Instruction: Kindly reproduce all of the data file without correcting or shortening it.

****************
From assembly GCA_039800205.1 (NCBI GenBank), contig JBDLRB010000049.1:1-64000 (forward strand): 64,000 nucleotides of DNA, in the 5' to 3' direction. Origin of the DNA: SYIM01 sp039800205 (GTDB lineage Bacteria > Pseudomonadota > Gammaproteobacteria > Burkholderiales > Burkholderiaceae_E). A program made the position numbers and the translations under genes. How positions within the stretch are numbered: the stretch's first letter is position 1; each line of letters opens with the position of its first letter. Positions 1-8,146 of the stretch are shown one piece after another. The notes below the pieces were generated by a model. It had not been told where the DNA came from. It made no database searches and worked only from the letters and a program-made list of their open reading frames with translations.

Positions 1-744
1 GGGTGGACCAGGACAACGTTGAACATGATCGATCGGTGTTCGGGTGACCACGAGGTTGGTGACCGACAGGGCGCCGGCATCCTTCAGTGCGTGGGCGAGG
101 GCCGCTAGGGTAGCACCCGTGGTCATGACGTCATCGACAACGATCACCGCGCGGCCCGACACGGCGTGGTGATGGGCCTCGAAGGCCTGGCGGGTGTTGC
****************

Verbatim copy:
From assembly GCA_039800205.1 (NCBI GenBank), contig JBDLRB010000049.1:1-64000 (forward strand): 64,000 nucleotides of DNA, in the 5' to 3' direction. Origin of the DNA: SYIM01 sp039800205 (GTDB lineage Bacteria > Pseudomonadota > Gammaproteobacteria > Burkholderiales > Burkholderiaceae_E). A program made the position numbers and the translations under genes. How positions within the stretch are numbered: the stretch's first letter is position 1; each line of letters opens with the position of its first letter. Positions 1-8,146 of the stretch are shown one piece after another. The notes below the pieces were generated by a model. It had not been told where the DNA came from. It made no database searches and worked only from the letters and a program-made list of their open reading frames with translations.

Positions 1-744
1 GGGTGGACCAGGACAACGTTGAACATGATCGATCGGTGTTCGGGTGACCACGAGGTTGGTGACCGACAGGGCGCCGGCATCCTTCAGTGCGTGGGCGAGG
101 GCCGCTAGGGTAGCACCCGTGGTCATGACGTCATCGACAACGATCACCGCGCGGCCCGACACGGCGTGGTGATGGGCCTCGAAGGCCTGGCGGGTGTTGC